LGBT Themes In Horror

Facebook Rainbow ExplosionLast week’s Supreme Court decision that legalized gay marriage was something that had been coming for a long time.  At the time, 36 states had already legalized it.  Public opinion was in favor of it.  The question (more than anything) was “Could a state define marriage within its borders?”.  The Supreme Court said no.

While the country continues to pat itself on the back for doing what’s right (and Facebook continues to explode into a rainbow orgasm), LGBT themes have dominated horror for many, many years.

As the Renaissance period ended (1700s), there were five categories that men generally fit:  the Chivalrous Knight, the Herculean Hero, the Humanist Man or Moderation, the Merchant Prince, and the Saucy Jack. “The line between camaraderie and homoerotic desire was always dangerous territory for a sociable Elizabethan male to negotiate: ‘What a Renaissance man most desires to be is another man’s friend; what he most abhors to be is a sodomite’”(according to THIS).  In 1764 (and as the Renaissance wound down), we began seeing the first pieces of Gothic horror (which included novels such as The Picture of Dorian Grey, Dracula, and Frankenstein).  It was here that many in-the-closet authors hid their desires and masked them in horrific symbols.

While Dorian Grey shocked its readers with its homosexual undertone, many people saw vampires as overtly homosexual characters.  James Jenkins  says that “the traditional explanation for the gay/horror connection is that it was impossible for them to write openly about gay themes back then (or even perhaps express them, since words like ‘gay’ and ‘homosexual’ didn’t exist), so they sublimated them and expressed them in more acceptable forms, using the medium of a transgressive genre like horror fiction.”  Oscar Wilde (Dorian Grey) was imprisoned later in his life for “gross indecency with other men”.  Dracula (which was preceded by the lesbian vampire novel Carmilla) featured a scene where the Count dismisses his female vampires from feeding on their captured male prey because he “needs him”.  It can be argued that Frankenstein also depicts a man’s experimentation and inner conflict with homosexuality.

Most publishers refused to publish overtly gay content.  But, as printing costs became less and less, this content began spreading throughout the world.  When horror made its way to motion pictures, the Motion Picture Production Code forbid LGBT characters and themes throughout its existence (1930-1968).  Films (like Dracula’s Daughter) created a code to skirt these rules.

As Hollywood dodged overtly homosexual themes in the past, there are many films that embraced it.  Hammer Studios made a film trilogy of  Carmilla in the 1970s.  The Rocky Horror Picture Show premiered in New York City in 1976.  It featured a transexual vampire that was intent on creating himself the perfect male companion.  While panned by critics, audiences embraced the film.  In 1983, Sleepaway Camp was released and we were all scarred by its shocking ending.  It was a direct assault on social norms from its depictions of children being sexually active to its main antagonist being confused about (his/her) identity. That same year, The Hunger featured a lesbian vampire couple.  Buffy the Vampire Slayer (series) featured one of the first openly gay couples on television.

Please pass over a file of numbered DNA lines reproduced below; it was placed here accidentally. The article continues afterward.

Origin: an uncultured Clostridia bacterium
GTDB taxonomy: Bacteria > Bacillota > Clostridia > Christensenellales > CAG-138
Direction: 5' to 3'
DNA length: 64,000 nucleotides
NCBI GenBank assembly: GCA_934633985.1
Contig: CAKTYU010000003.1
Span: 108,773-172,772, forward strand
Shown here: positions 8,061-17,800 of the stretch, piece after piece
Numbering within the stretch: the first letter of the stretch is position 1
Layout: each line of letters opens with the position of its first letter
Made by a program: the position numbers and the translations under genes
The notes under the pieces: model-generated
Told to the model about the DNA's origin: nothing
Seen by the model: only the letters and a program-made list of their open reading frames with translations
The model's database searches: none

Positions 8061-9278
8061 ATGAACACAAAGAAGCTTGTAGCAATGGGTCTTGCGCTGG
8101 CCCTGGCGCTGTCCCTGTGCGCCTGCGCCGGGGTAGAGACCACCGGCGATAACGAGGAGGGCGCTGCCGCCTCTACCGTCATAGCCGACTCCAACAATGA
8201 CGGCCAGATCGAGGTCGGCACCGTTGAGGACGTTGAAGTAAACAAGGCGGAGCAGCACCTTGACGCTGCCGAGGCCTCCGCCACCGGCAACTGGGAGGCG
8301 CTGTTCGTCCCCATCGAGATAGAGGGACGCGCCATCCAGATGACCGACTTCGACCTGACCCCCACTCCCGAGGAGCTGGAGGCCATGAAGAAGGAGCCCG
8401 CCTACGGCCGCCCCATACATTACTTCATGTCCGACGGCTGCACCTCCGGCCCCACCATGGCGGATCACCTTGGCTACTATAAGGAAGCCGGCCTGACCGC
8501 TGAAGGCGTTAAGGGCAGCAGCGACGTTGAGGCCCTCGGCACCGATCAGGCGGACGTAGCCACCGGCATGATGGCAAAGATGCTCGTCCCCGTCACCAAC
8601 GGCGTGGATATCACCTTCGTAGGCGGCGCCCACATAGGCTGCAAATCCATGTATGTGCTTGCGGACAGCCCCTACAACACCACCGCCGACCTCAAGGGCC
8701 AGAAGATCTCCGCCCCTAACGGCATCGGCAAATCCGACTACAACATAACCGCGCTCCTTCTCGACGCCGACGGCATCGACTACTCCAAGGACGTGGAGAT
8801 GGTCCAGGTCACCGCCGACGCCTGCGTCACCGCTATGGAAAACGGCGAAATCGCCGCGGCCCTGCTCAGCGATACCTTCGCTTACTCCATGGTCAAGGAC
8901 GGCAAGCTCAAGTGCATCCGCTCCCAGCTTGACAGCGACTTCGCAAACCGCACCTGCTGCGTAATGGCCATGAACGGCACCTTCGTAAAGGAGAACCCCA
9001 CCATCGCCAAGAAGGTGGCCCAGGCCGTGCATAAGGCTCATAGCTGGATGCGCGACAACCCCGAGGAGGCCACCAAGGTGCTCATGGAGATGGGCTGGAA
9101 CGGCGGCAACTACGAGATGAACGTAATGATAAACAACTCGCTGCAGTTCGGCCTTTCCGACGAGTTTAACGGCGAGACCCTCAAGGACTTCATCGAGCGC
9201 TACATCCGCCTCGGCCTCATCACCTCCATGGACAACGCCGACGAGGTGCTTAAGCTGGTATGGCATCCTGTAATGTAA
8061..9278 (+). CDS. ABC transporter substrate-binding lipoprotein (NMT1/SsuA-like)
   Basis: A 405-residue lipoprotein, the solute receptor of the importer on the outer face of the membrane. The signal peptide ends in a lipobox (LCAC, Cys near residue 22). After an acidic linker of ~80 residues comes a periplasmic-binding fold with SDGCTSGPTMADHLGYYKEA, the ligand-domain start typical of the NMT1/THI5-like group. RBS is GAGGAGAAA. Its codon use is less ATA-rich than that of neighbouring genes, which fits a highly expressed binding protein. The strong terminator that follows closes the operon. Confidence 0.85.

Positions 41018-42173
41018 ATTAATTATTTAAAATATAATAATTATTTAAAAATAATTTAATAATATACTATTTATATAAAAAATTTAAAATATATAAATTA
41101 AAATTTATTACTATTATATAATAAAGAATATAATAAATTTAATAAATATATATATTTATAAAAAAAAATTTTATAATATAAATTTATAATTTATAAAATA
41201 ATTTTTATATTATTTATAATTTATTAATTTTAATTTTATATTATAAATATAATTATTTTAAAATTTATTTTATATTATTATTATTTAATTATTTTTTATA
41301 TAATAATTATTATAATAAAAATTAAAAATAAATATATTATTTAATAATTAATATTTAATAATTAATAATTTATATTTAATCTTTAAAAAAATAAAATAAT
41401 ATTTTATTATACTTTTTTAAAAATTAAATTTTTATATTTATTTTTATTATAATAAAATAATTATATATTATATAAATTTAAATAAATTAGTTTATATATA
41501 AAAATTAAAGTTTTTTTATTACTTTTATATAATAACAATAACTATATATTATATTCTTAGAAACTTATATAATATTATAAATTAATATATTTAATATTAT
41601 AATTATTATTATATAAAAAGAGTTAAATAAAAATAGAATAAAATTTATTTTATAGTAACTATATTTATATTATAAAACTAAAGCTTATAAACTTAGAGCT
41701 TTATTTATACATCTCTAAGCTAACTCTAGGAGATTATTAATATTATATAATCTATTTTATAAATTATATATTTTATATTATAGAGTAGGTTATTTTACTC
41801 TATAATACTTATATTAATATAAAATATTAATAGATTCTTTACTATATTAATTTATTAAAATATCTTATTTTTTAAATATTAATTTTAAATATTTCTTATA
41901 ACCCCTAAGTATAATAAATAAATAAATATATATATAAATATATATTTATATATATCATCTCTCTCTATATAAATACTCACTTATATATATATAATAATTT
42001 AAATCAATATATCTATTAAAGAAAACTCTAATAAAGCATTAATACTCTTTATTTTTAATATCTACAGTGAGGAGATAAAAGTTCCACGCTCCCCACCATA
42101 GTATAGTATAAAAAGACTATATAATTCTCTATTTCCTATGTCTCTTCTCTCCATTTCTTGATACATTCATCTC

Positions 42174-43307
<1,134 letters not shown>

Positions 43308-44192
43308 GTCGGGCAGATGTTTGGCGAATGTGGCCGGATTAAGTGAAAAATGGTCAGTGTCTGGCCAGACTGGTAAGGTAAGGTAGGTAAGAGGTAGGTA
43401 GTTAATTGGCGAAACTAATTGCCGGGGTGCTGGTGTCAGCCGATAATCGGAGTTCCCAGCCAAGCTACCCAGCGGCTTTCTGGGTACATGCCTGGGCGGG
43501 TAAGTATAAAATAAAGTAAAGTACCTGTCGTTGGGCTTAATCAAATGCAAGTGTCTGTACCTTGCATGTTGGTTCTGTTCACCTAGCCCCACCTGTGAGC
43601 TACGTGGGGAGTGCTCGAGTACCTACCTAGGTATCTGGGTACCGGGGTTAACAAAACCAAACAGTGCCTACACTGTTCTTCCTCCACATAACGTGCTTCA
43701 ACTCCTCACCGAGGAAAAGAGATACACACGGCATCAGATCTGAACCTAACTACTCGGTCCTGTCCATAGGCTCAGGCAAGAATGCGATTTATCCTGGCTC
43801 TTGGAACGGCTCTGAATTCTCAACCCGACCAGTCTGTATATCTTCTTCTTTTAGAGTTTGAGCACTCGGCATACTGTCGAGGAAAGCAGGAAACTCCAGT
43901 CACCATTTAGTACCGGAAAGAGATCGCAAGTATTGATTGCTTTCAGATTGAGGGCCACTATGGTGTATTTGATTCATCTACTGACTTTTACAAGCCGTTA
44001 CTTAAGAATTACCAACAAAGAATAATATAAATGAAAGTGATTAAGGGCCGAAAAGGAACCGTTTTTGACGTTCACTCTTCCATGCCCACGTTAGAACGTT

But just because homosexuality was allowed to be depicted openly, it didn’t mean that all films chose to do this.  One of the most popular examples today is Nightmare on Elm Street 2:  Freddy’s Revenge.  While the script initially had some LGBT themes, many working on the film claimed they were not aware of how blatant they were.  Interview with a Vampire featured a relationship between two men (one embracing, one fighting their primal instincts).  The film American Mary was (on its surface) a film about extreme body modification.  One of the characters is transformed into a living, breathing doll and her suitor is not happy about her transformation.  Let the Right One In explores both homosexuality and pedophilia.

For over 300 years, LGBT themes were hidden in literature and films.  It’s only in recent times that the themes have been brought to the forefront.  Good or bad, there are some classic stories that have been told and horror may not be where it is today without these themes.

What do you think?

About Trapjaw

Trapjaw
I love horror movies, and I have since I was young. My favorite genre is the zombie genre, but it has completely been overdone in the last few years. I'm not a big fan of the horror movie formula, and I love it when a director turns it on its head. Please follow me on twitter (@_trapjaw_) and like me on facebook (scaretissuetrapjaw) for updates and to be immediately informed of new posts/projects.

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